The first components to consider are your available Time, Money and Effort. How much of each one can you contribute toward marketing each day? Be realistic about this or your plan will end up falling apart.

Next, determine your Audience, Avenues, Goals and Competition. Knowing who to market to and how to reach them are key to being effective. Have realistic goals and know what is already working for others through marketing research, following other authors, and developing unique tactics.

Big Picture Planning

Look at both paid and free advertising options. Plan out daily, weekly, and monthly tasks that fit into your schedule.

Submit your book deals to newsletters for features well in advance of any planned promotional pushes. Paid spots will get better visibility, but free spots can be useful as well.

Be consistent with interaction on social media. Share updates, sales, promos, questions, giveaways, and limited personal details such as hobbies or books you are reading. Start a Street Team, a reader group who shares your posts, reviews, and builds a community.

Posted in books, creative writing, marketing, publishing, self publishing, social media

Marketing Primer: Utilizing Social Media

Before we delve into how to use social media effectively as an author, here are a few reminders about the purpose of social media to guide your planning.

The purpose of using social media is NOT JUST TO SELL BOOKS. The purpose is to interact and cultivate fans and a community of readers.

To do this, it’s important to share useful information, use humor to make people laugh, inspire people, share the LOVE for other authors so it’s not about you all the time, share the status or progress of projects to keep readers informed, build reader interest in your project with teasers, quotes, and sneak peeks, reward loyal fans with first looks, giveaways and prizes, share your writing-related (or personal) news and events, and show your personality and share your interests with your readers.

What to Post of Social Media

Follow the 25% rule: Promotional, Informational, Personality, and Giving Back. Only 1 out of every 4 posts should be promotional.

Facebook: Posts that work well on Facebook include behind the scenes photos, quotes, fill-in-the-blank questions, true or false questions, open ended questions, blog posts about writing craft or in-progress projects, newsletters, announcements, teasers, sneak peeks of works-in-progress or new releases, live videos, excerpts, humorous memes, book/publishing-related articles, and personal interactions.

Twitter: The types of tweets the work well on Twitter include blog posts, interesting industry-related articles, quotes from famous authors, industry news of interest to other authors and readers, newsletters, announcements, Vine/YouTube videos, event updates, questions you would like readers to answer, Twitter chats, and impromptu thoughts to share with readers.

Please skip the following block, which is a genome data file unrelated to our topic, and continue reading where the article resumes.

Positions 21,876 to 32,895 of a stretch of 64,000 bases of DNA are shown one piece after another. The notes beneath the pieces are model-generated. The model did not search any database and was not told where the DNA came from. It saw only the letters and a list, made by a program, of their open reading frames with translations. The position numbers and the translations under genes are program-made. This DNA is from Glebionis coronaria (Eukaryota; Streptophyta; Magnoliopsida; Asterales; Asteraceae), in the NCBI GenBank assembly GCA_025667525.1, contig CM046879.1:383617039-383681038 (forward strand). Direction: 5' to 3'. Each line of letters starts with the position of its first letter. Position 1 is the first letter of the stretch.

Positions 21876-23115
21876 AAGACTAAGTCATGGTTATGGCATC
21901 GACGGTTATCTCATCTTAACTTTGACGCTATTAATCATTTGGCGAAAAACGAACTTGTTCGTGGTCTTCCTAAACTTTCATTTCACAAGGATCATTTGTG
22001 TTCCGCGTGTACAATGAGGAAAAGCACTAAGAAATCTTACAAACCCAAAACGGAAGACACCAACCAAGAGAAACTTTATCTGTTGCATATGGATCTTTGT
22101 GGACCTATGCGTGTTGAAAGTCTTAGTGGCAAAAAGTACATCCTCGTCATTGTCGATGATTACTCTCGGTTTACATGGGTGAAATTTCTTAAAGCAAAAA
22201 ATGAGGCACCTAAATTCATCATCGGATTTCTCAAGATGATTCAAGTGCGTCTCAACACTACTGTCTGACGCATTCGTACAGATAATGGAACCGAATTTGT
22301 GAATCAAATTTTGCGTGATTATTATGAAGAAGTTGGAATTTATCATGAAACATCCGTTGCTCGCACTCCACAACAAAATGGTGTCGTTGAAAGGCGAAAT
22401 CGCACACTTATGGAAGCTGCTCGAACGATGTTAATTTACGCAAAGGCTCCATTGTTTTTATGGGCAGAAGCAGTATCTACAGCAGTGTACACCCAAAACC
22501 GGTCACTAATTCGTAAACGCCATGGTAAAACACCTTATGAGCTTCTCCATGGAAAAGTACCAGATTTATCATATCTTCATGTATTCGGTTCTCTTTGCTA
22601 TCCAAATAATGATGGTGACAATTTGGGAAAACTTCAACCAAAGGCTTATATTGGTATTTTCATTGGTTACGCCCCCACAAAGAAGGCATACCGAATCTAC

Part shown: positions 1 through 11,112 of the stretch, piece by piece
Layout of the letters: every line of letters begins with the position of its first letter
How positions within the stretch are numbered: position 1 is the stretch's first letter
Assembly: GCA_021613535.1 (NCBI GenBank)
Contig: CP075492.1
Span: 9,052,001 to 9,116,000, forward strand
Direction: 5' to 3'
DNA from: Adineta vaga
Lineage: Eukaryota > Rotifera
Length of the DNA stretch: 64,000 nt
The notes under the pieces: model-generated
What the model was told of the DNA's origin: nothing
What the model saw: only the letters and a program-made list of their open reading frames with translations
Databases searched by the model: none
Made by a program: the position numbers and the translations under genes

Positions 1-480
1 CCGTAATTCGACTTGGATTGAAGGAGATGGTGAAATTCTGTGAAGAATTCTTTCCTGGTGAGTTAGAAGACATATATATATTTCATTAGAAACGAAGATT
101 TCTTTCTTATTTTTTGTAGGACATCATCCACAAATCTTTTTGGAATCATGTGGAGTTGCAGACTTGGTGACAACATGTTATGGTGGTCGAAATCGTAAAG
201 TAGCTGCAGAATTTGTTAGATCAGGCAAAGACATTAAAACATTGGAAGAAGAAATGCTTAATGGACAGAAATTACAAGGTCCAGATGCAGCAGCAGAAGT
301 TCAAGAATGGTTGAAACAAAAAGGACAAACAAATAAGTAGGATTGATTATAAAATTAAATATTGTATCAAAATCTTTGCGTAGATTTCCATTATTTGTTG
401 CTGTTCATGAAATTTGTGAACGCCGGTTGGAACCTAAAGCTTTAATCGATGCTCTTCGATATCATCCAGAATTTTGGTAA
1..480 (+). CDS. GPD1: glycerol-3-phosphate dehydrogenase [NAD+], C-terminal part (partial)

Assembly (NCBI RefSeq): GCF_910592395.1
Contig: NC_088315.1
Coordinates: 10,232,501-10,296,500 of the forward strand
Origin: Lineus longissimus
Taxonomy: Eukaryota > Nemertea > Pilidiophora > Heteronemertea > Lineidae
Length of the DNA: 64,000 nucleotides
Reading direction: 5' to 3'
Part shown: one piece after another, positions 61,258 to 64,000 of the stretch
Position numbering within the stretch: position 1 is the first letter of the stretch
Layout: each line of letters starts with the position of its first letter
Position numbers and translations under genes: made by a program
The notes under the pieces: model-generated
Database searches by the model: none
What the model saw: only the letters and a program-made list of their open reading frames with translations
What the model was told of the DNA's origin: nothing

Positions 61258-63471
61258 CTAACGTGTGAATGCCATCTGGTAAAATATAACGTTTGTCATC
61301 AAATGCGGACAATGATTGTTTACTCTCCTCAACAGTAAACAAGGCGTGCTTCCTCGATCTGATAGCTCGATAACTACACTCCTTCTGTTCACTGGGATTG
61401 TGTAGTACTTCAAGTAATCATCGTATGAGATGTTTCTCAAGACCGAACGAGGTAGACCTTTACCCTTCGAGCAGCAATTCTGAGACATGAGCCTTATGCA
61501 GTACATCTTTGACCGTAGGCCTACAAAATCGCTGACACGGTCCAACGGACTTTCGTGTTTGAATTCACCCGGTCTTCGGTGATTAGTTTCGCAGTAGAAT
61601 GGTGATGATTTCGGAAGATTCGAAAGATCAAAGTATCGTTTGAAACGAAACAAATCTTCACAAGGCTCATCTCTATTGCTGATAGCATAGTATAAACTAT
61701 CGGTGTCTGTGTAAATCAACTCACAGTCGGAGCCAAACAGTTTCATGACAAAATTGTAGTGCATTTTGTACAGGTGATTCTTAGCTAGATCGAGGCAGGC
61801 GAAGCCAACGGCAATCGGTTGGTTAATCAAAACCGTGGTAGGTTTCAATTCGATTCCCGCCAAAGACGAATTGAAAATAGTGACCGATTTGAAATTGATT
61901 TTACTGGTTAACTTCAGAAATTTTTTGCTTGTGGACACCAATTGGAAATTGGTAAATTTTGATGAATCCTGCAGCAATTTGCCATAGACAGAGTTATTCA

Pinterest: Pins that work well on Pinterest include product/book photos, writing guides, links to your ebooks, videos such as book trailers or author talks, infographics, quotes or tips from you or famous authors, blog posts, curated content geared toward writing or publishing, “life hacks,” instructional articles or videos, and arts and crafts.

Instagram: Because Instagram is very customer-centric it’s important to add value to images by providing specific price details when applicable. You can also share customer created pics, pics of YOU in day to day life, pictures of your non-writing interests, contests announcements, and product-centric pics. Focus on IN THE MOMENT pictures to share.

YouTube: This is a great platform to share book trailers, author readings or talks, updates or projects, and live Q&As with readers.

When to Post on Social Media

Here are some general suggestions based on research. Your personal schedule should be modified to accommodate individual account analytics and your personal time and energy available.

Facebook: 1-2 times/day, 3 times/week. Check your “Insights” to see when your fans are online most often to select posting times. It’s also important to review what types of posts fans are interacting with most as well.

Twitter: 3-30 times per day, spread throughout the day. You’ll typically see more engagement on weekends. Follow industry leaders and interact often.

Instagram: 1-2 times/day, 3 times/week. Check your insights for best posting times and pay attention to what types of post garner the most engagement.

Pinterest: 3-10 times/day. You’ll typically see more engagement on weekend mornings.

Blog: 2 times/week. Focus on producing HIGH quality content. Early mornings are typically the best times to post, especially early in the week.

YouTube: 1 time/week works well for most channels. Create a specific schedule and stick to it. Frequency varies depend on topic/brand. Research other authors and publishers working in your genres and see what they are doing.

Scheduling Posts

Scheduling your posts can be a huge time saver and help you stay on a consistent posting schedule. Most social media platforms allow scheduling through their own app or a third-party app. Some third party apps allow scheduling for multiple platforms/accounts.

Hootsuite:Works with most social media platforms. You can try it our with a free account, which will have limited options. The unlimited paid account unlocks all options, but is one of the more expensive services.

Buffer: With their free account, you can use up to 3 accounts and schedule a limited number of posts. Their paid plans allows for more accounts and unlimited scheduling.

TweetDeck: This is only for Twitter, as Twitter doesn’t allow scheduling from it’s app. This app allows you to easily manage multiple Twitter accounts and lets you set up different groups and trends to follow on the dashboard.

Tailwind: There is only a paid account option, but it allows for scheduling posts on Pinterest and Instagram. It will also suggests best posting time and gives # suggestions for each post.

Facebook Business Suite: This dashboard connects your Facebook and Instagram-linked account for scheduling, messaging, and analytics. You can only connect one Instagram account to a Facebook page.